What will I be expected to achieve?

Knowledge & Understanding:
1. Understand and apply the techniques associated with digital system Testing and Design-for-Test. (UKSPEC – EP1m, ET2m, EA2m )

2. Understand the context of digital system design in the developing field of microelectronics (UKSpec EP1m)
Intellectual / Professional skills & abilities:

3. Develop a state diagram for a Finite State Machine (FSM) in order to control memory devices and other digital sub-systems to meet a particular set of requirements. Implement such FSM control hardware using standard digital components. (UKSPEC – EA4m, EA1m)

4. Apply techniques and methodologies used in the simulation and modelling of a range of digital systems described at differing abstraction levels, including Hardware Description Language (HDL) and CMOS circuit level. (UKSPEC – EA1m, EP6m, EA4m, EA2m)

5. Make use of Programmable Logic Technology (CPLD and FPGA) and associated tools to design, verify and implement a digital system. (UKSPEC – EP2m, D5m, D4m, EP3m, EA3m)

6. Analyse and model the performance metrics of digital circuits, including low-level CMOS circuits. (UKSPEC EA2m, EA4m)

How will I be assessed?

The summative assessment of the module will be via a combination of unseen written closed book examination (80%, LO1, LO2, LO3, LO4 and LO6) and continuous assessment in the form of workshop reports (20%, LO4, LO5 and LO6).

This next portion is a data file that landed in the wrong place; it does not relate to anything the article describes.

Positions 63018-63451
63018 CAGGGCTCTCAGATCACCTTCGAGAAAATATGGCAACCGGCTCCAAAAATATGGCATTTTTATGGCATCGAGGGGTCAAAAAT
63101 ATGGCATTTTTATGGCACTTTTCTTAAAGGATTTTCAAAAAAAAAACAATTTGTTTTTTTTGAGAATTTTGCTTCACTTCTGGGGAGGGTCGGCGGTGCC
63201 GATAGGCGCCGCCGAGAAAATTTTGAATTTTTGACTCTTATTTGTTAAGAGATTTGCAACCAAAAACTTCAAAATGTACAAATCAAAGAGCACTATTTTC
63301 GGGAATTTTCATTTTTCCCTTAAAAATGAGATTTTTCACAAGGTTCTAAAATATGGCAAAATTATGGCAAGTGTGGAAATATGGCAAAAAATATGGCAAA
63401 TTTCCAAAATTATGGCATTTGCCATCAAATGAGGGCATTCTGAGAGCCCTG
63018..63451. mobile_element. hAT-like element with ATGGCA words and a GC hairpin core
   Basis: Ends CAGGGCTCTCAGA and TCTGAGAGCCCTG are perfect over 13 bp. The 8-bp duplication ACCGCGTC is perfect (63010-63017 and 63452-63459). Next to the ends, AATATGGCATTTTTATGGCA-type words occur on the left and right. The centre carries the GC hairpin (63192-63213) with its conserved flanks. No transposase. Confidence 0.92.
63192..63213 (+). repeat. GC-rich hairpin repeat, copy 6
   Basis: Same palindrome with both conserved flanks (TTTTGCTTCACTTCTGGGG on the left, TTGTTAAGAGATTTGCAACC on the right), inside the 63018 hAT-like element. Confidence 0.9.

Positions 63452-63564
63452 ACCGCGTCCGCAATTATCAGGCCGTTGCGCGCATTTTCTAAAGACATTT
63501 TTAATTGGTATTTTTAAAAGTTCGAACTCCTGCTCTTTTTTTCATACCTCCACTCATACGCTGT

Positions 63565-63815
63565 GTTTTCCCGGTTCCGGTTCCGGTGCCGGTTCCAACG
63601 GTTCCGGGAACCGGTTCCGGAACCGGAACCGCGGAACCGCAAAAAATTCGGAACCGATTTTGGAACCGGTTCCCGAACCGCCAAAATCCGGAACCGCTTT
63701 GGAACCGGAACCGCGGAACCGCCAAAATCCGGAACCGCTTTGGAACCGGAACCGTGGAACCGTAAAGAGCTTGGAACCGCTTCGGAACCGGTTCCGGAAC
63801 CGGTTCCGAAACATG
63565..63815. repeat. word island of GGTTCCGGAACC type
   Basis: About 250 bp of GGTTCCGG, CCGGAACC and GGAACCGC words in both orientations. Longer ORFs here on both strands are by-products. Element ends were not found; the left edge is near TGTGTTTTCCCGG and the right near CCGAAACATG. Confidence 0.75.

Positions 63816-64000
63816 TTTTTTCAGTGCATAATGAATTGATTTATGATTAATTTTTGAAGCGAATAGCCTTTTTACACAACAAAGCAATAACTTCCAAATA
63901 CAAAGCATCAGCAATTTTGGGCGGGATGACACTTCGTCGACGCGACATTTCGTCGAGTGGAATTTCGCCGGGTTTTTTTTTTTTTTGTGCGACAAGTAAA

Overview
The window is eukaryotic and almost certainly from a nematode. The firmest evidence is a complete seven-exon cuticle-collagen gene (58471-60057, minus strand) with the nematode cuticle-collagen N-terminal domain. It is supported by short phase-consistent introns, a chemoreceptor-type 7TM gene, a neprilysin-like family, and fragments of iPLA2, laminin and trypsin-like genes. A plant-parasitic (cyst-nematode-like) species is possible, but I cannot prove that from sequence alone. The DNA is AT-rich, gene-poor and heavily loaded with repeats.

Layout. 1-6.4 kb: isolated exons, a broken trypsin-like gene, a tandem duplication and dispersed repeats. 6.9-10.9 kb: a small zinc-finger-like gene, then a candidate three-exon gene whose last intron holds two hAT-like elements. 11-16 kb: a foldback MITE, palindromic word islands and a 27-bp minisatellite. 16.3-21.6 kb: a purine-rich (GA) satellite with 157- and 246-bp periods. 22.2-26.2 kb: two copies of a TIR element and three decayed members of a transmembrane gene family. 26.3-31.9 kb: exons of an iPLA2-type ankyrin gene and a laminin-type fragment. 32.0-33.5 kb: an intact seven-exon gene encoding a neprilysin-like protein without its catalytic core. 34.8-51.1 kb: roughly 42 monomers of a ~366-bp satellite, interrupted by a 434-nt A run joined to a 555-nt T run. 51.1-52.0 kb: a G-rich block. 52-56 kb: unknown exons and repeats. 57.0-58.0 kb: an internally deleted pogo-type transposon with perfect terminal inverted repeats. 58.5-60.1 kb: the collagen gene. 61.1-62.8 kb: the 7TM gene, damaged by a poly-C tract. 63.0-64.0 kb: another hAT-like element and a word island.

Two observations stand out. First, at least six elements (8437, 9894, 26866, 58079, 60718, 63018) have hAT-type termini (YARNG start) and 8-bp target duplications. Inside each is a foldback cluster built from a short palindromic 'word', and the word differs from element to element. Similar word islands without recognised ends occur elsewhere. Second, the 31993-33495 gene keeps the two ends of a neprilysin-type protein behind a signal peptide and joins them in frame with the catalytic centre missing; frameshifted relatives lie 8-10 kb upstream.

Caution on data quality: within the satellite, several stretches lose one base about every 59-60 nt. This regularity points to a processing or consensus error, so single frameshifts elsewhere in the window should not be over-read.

Formative feedback will be provided in the workshop sessions in an interactive manner by engaging the students in the design process. Moreover feedback on the written examination will be provided, post examination, via the eLearning platform.

Pre-requisite(s)

KD5065 C Programming and Digital Systems

Co-requisite(s)

KD6027 Embedded Systems

Module abstract

In this module you will learn how to design and implement digital systems using a range of powerful techniques and tools that reflect current industrial practice. You will produce optimised design solutions to a range of practical problems using Finite State Machines (FSMs) and other logical elements, using a powerful and novel design technique. Important building blocks such as memories, arithmetic units, combinational and sequential logic sub-systems and other functional elements, are described in terms of their behaviour and verified by means of a widely used high-level design language and associated software tools. Practical workshops, involving the use of industry standard software and hardware, will be used to provide experience of the complete digital system design flow, from initial concept to hardware testing. You will gain experience in the creation of a real design solution, from specification to realisation in the form of programmable logic.
In addition to the above, you will learn about the underlying technology of the most ubiquitous type of digital logic (CMOS), in terms of circuit design, performance and optimisation.
You will also develop an understanding of a range of technologies that can be used to implement digital systems and their commercial and performance trade-offs, such as power consumption, speed and design engineering costs. Practical design and implementation issues, such as testing and ‘Design-for-Test’ will also be covered, provide a valuable insight into the challenges and issues faced by the modern digital system design engineer.

Course info

UCAS Code H602

Credits 20

Level of Study Undergraduate

Mode of Study 4 years full-time or 5 years with a placement (sandwich)/study abroad

Department Mathematics, Physics and Electrical Engineering

Location Ellison Building, Newcastle City Campus

City Newcastle

Start September 2019 or September 2020